Aerial resupply lands on ground troops

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NATICK, Mass. (March 10, 2015) — The U.S. Army is streamlining efforts to provide squad- and platoon-level ground Soldiers, operating in austere environments, with an organic aerial resupply capability that will empower and sustain them on the battlefield.

The Enhanced Speed Bag System, or ESBS, fills this capability gap by drastically increasing the survivability rate of critical resupply items such as water, ammunition, rations and medical supplies, which must be air-dropped from helicopters to small units on the ground. The system includes a hands-free linear brake, rope, and a padded cargo bag that can hold up to 200 pounds and be dropped from 100 feet.

ESBS was originally developed by engineers, from the Natick Soldier Research, Development and Engineering Center, or NSRDEC’s, Aerial Delivery Directorate and the Armament Research, Development and Engineering Center, or ARDEC’s, Logistics Research and Engineering Directorate to standardize the improvised airdrop methods used in theater to resupply units in remote locations, where traditional resupply methods, such as truck convoys, are too impractical or threat laden.

“The goal was to standardize ad hoc techniques used with body bags and duffel bags by providing a material solution and giving units enough knowledge and training to utilize it,” said Dale Tabor, NSRDEC’s aerial delivery design and fabrication team leader.

“We originally received this need from the field, specifically for emergency ammunition resupply,” said Bob Forrester, an engineer with ARDEC’s Logistics Research and Engineering Directorate at Picatinny Arsenal, New Jersey. “We received the requirements, found the funding, and teamed with Natick as the technical lead.

“Essentially, we worked the ammunition survivability piece, and NSRDEC worked the aerial delivery piece,” Forrester said.

At an evaluation conducted in July 2013 on Fort A.P. Hill, Virginia, teams packed six ESBS cargo bags with 12,720 rounds of ammunition, each distributed based on a squad-level basic load, and dropped from a 100-foot crane. They thoroughly inspected the rounds and conducted a live fire to determine the ammunition system’s effectiveness.

The results were a 98-percent survivability rating of ammunition dropped with the ESBS – a vast improvement from the 50-60 percent experienced with ad hoc methods.

Subsequent evaluation at Army Expeditionary Warfighting Experiment Spiral I 2014 prompted ARDEC to “recommend the immediate fielding of ESBS to deployed Soldiers,” Forrester said.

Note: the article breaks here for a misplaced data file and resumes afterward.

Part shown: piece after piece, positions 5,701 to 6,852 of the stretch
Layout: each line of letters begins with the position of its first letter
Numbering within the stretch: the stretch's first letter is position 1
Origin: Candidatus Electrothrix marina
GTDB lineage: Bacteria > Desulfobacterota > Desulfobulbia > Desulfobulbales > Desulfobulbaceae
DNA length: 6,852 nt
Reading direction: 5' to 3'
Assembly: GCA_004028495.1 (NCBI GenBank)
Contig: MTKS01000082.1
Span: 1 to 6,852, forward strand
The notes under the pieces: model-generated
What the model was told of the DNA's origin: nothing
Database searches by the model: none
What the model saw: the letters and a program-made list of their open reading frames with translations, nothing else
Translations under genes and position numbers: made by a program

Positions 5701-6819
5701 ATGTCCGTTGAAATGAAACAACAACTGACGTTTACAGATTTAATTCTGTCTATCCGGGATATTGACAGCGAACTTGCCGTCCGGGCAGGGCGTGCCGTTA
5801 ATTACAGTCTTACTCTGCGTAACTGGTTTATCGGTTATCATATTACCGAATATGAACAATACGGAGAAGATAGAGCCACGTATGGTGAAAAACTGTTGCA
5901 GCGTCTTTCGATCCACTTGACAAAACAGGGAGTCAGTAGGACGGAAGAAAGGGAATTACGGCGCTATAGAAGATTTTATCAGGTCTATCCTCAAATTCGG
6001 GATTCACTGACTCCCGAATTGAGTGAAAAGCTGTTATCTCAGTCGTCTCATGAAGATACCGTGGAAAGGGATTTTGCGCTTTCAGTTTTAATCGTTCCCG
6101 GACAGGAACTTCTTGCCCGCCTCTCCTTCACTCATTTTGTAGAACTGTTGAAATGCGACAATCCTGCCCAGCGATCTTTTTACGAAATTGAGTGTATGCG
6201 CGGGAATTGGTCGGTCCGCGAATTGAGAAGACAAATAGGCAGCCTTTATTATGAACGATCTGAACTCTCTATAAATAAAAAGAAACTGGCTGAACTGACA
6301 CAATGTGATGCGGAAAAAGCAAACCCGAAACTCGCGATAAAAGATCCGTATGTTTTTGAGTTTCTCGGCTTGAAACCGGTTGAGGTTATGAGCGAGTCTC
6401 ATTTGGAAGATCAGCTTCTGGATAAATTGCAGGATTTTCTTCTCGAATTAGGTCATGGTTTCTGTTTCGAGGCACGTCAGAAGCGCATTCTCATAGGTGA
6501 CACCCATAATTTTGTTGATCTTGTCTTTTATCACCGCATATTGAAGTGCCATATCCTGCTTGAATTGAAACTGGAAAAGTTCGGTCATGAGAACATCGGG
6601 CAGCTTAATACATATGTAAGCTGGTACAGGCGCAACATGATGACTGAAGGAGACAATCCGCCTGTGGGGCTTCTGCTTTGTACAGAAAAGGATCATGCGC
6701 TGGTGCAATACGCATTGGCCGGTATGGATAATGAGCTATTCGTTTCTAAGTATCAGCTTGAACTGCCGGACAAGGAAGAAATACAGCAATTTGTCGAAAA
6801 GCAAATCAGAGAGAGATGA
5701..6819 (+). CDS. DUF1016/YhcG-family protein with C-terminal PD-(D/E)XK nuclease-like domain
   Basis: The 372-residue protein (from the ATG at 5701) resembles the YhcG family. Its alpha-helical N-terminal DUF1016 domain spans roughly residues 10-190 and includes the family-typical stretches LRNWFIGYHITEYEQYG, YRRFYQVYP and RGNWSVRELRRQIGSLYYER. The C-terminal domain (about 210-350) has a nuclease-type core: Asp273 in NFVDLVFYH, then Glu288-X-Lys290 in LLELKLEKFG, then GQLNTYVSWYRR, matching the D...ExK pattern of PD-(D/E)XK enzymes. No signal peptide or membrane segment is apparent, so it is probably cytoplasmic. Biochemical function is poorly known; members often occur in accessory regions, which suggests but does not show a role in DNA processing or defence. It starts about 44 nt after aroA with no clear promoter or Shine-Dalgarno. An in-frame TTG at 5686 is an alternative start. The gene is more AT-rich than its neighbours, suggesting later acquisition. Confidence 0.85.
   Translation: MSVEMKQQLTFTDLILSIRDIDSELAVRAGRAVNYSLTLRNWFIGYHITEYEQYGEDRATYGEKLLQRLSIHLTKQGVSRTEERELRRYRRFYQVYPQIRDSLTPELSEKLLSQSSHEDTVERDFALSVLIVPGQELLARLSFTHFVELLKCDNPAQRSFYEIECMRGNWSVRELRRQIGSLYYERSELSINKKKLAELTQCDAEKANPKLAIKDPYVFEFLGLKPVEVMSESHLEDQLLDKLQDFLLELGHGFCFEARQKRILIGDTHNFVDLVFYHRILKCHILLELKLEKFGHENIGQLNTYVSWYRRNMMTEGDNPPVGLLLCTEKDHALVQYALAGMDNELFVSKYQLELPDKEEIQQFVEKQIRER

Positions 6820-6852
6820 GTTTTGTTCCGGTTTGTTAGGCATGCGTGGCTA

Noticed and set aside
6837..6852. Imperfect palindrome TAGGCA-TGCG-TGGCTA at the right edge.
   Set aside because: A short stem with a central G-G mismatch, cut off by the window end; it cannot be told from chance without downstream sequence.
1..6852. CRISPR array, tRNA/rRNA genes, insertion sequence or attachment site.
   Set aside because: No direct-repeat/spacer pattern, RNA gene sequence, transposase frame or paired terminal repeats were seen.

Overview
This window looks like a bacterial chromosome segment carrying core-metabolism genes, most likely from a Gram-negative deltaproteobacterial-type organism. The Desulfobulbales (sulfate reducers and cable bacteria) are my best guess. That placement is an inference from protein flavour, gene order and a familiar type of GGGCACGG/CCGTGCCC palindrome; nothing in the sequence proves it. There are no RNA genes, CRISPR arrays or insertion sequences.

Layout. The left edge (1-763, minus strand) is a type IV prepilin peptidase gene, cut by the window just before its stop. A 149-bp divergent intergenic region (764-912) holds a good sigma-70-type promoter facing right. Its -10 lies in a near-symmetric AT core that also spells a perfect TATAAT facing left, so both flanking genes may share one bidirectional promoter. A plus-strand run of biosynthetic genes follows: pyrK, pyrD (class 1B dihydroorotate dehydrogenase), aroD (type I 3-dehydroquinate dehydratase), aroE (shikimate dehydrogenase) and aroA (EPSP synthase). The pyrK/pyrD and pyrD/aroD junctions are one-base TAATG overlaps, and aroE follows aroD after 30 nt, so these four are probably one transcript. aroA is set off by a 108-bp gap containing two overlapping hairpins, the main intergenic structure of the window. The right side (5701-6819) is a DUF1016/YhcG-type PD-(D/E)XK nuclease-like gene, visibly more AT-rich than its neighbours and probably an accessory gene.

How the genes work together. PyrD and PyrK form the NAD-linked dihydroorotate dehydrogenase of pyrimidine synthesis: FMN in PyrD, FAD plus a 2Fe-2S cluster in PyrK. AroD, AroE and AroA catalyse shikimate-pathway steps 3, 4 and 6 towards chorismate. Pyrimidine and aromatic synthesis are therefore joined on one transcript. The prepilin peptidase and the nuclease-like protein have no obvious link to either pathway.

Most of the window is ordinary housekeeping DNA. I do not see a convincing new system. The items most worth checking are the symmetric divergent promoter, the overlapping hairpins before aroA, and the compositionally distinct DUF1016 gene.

“What we have done is taken resupply to the lowest possible level – the squad and platoon levels,” Tabor said.

“Soldiers at unit level are trained how to get the system packaged, loaded in the aircraft, and delivered,” Tabor said. “In this way, ESBS provides an organic resupply capability.”

Advancement of the system gained increased momentum through the involvement of the U.S. Army’s Rapid Equipping Force, or REF, an organization uniquely chartered to combine requirement validation, acquisition authority and flexible funding under one roof.

Full article details here

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Marines Renew Unmanned K-Max in Afghanistan (Again)

1 October 2013

The U.S. Marine Corps has once again extended the Kaman/Lockheed Martin unmanned K-Max helicopter trial in Afghanistan for another full year from August 2013. This despite of one of the two aircraft crashing on June 5 at Camp Leatherneck, Helmand Province, which has left it grounded and in need of extensive repairs. The USMC will continue with one aircraft and have not yet committed funds to repair the second aircraft.
From simple point-to-point delivery of logistics when the K-Max UAS first entered Afghanistan in December 2011, its mission profile has been increasingly… more…

Robocopters to the Rescue



 

We’re standing on the edge of the hot Arizona tarmac, radio in hand, holding our breath as the helicopter passes 50 meters overhead. We watch as the precious sensor on its blunt nose scans every detail of the area, the test pilot and engineer looking down with coolly professional curiosity as they wait for the helicopter to decide where to land. They’re just onboard observers. The helicopter itself is in charge here.